Michigan linebacker Mike McCray met with reporters ahead of the New Year's Day Outback Bowl against South Carolina. Angelique S. Chengelis, Detroit News
Tampa, Fla. — In many ways, Michigan’s Outback Bowl is as much a kickoff for the 2018 season as it is a bow to wrap up 2017.
The players are seriously taking the need to reach nine wins and send the seniors off with a victory when the Wolverines face South Carolina in the Outback Bowl on New Year’s Day. Both teams are 8-4 and neither can claim a victory this season over a high-caliber team.
Michigan, in its third season under coach Jim Harbaugh, had back-to-back 10-win seasons his first two years but has finished no better than third in the Big Ten East. Now Michigan has the added weight of maintaining the Big Ten’s unbeaten record this bowl season.
The theme of the Wolverines’ first two bowl trips under Harbaugh has been “business trip.” That has been the same here in Tampa, but that looked less obvious as players had a great time running plays on the beach Saturday afternoon on Clearwater Beach.
“We’re just approaching the game as our next game, you know, as a big game, as a great challenge and opportunity to compete,” Harbaugh said this week. “That’s always the best part.”
Michigan had a typical game-week preparation with meetings, watching film, training and practices mixed in with the bowl experience. It has been a valuable month, though, in terms of preparing the team for next season, allowing the younger players to get more reps and giving the coaches time to tinker with personnel and trying players at different spots.
Still, as much as discussions this week focused on next season, the players are more than aware that a ninth victory to cap the 2017 season is the goal.
Michigan outside linebacker Devin Bush talks with reporters ahead of the New Year's Day Outback Bowl against South Carolina. Angelique S. Chengelis, Detroit News
“We definitely have to win this game,” freshman offensive lineman Cesar Ruiz said Saturday before hitting the beach. “Get these nine wins. It’s really important to us.”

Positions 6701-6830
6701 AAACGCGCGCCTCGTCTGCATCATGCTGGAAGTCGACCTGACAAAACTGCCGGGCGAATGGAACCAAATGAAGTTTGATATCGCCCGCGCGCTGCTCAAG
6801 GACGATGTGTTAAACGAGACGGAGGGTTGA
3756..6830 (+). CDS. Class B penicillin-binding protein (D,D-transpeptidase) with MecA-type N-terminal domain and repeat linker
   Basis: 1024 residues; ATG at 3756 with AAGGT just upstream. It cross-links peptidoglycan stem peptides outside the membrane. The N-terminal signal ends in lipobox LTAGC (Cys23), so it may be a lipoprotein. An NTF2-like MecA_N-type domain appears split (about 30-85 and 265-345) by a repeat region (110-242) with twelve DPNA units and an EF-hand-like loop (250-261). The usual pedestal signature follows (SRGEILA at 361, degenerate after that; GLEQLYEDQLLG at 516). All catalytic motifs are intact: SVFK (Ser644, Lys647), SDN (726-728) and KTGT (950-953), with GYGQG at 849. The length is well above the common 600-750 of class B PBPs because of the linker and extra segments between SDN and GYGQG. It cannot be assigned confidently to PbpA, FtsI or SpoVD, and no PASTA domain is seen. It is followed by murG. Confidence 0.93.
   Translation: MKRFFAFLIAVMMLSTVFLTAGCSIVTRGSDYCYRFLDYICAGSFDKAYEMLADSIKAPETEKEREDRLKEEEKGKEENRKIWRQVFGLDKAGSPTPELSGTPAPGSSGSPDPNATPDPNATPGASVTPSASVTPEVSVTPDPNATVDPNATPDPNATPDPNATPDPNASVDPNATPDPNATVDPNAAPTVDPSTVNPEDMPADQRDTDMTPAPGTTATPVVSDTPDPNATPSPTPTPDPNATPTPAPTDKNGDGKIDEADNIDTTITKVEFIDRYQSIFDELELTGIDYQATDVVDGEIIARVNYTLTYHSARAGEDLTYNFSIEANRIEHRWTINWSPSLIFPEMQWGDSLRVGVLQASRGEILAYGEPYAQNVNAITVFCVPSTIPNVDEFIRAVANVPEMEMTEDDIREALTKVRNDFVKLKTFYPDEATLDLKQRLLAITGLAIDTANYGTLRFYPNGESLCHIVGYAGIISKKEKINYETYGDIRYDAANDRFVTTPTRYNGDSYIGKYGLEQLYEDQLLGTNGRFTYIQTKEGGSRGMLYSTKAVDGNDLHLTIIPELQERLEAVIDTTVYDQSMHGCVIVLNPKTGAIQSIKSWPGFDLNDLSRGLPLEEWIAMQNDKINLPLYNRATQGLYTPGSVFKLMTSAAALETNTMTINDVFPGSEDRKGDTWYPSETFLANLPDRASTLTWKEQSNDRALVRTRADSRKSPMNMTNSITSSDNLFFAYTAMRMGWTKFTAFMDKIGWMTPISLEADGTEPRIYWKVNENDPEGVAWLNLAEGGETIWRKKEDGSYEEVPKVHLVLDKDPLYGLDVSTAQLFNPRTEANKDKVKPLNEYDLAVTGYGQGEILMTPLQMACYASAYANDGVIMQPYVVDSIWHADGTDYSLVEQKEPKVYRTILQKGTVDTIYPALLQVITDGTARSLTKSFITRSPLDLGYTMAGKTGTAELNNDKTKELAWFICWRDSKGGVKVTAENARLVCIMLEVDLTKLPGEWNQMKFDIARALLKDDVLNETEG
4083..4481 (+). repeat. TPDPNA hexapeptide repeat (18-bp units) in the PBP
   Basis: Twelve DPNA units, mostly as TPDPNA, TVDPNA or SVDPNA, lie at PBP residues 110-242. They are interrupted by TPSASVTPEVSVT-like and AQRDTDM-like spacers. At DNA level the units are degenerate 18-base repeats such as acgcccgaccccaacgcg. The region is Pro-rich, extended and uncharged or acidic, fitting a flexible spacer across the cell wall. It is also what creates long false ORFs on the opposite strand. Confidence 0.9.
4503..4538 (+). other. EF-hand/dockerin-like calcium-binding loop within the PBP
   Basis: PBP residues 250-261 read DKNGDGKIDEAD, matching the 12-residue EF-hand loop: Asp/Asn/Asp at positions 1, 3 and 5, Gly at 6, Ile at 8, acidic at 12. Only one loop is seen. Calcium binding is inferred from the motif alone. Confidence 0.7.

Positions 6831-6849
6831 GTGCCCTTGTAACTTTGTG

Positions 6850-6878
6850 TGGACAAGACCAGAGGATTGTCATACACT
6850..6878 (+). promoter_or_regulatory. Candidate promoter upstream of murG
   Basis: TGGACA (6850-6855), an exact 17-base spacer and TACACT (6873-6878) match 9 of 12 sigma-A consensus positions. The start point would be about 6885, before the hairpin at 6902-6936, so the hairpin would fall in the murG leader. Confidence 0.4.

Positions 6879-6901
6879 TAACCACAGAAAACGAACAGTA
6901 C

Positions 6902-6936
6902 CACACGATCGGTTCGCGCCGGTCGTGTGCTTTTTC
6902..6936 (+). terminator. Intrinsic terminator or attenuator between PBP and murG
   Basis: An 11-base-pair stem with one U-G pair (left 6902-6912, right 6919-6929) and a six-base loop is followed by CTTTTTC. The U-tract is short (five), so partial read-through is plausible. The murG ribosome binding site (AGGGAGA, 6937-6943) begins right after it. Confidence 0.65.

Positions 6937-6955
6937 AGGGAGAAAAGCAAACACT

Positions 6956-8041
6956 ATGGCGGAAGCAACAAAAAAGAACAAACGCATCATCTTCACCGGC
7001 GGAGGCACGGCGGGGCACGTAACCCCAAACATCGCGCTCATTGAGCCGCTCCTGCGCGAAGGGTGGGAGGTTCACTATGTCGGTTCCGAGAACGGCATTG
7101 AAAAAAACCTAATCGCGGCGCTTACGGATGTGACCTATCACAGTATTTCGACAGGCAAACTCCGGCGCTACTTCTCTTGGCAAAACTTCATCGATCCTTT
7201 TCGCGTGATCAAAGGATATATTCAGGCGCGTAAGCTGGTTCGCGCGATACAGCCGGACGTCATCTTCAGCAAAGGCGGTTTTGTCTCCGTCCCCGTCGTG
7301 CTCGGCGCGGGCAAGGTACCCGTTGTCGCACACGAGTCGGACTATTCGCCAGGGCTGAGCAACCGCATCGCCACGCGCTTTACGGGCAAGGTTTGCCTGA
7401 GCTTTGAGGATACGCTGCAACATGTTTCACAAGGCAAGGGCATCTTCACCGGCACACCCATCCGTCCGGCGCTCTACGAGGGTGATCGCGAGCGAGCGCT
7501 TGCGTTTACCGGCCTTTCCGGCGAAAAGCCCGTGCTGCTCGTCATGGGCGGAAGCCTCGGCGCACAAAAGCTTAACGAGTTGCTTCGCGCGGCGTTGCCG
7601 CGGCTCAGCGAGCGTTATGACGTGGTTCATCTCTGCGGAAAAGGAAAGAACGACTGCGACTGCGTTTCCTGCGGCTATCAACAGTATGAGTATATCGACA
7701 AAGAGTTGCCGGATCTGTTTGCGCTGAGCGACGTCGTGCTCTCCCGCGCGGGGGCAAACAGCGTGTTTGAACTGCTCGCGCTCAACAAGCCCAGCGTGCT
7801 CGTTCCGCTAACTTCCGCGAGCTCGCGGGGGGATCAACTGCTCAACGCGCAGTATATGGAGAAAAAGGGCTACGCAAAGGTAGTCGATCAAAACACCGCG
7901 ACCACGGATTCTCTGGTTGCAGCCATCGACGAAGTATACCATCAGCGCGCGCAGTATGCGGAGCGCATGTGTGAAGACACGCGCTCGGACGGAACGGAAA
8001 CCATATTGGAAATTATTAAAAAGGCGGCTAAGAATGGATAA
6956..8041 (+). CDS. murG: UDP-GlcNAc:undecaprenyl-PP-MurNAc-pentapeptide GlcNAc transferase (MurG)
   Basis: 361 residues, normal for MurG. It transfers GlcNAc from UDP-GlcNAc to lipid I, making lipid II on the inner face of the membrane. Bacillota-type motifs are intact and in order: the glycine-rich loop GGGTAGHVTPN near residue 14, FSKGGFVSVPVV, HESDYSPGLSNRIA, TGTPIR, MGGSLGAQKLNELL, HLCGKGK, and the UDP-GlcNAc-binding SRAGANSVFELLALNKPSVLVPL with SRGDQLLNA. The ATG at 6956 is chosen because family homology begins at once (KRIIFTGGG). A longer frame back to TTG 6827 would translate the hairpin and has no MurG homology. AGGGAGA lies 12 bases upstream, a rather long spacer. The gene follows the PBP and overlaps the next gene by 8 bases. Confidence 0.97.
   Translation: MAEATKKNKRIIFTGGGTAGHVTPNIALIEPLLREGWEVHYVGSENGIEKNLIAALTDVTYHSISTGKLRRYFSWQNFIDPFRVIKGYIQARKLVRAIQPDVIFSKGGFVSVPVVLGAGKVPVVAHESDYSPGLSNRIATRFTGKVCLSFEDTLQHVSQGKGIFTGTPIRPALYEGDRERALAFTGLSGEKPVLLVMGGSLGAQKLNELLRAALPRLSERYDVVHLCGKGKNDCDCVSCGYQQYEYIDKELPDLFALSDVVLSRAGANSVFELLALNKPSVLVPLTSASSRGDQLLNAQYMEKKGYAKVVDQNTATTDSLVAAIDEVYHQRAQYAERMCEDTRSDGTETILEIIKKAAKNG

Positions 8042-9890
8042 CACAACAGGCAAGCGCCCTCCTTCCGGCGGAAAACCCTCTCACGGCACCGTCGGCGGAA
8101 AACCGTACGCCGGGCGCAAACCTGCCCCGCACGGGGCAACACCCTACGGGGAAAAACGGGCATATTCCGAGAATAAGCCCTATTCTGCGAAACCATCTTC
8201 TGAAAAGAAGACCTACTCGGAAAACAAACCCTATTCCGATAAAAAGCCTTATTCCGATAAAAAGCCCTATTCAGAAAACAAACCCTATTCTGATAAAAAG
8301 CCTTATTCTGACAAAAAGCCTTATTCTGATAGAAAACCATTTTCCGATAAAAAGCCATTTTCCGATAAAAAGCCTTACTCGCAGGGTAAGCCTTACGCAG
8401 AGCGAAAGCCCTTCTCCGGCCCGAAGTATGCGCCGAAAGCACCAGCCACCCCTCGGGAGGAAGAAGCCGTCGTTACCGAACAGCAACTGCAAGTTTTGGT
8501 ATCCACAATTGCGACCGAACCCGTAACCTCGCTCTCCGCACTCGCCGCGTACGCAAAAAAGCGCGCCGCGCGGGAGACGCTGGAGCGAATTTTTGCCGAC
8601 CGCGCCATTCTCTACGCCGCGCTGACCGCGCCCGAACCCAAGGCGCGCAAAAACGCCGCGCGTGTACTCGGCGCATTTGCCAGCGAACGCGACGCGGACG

If some bowling alley trash-talking from earlier in the week in a shared Michigan-South Carolina bowl outing is any indication, the game could be chippy. No punches were thrown, but there were plenty of verbal barbs — “friendly trash talk” Michigan safety Tyree Kinnel described it a few days later — and the Michigan players said they’ve fed off that.
“It definitely gives us an edge going into the game,” Kinnel said. “We can’t wait for the game.”
Sophomore linebacker Devin Bush Jr. said the bowling alley interaction with South Carolina fired up the Wolverines.
“Most definitely,” Bush said. “I’m actually glad it happened. It makes the game that (much) more exciting.”
Harbaugh described it as a good team-bonding week.
“We’re like a pig in slop,” he said. “It’s just fun being together. We like being together as a football team. We have fun, working on football, eating good food, staying at a great hotel.”
Several of the players will have orange-dyed hair for the Outback Bowl, while defensive coordinator Don Brown will have an orange mustache. Defensive end Chase Winovich issued a challenge on Dec. 20 to raise $15,000 — his jersey number is 15 — for the ChadTough Foundation and if that mark was reached, he would dye his long blonde hair orange.
The ChadTough Foundation was created by parents Tammi and Jason Carr, whose son, Chad, died two years ago at age five, 14 months after being diagnosed with an inoperable brain tumor — Diffuse Intrinsic Pontine Glioma (DIPG). Chad’s grandfathers have deep Michigan connections, as do his parents, who are both graduates. Jason Carr played quarterback for his father, Lloyd Carr, who coached the Wolverines for 13 seasons, and Tammi’s father, Tom Curtis, was an All-American defensive back.
Chad’s favorite color was orange.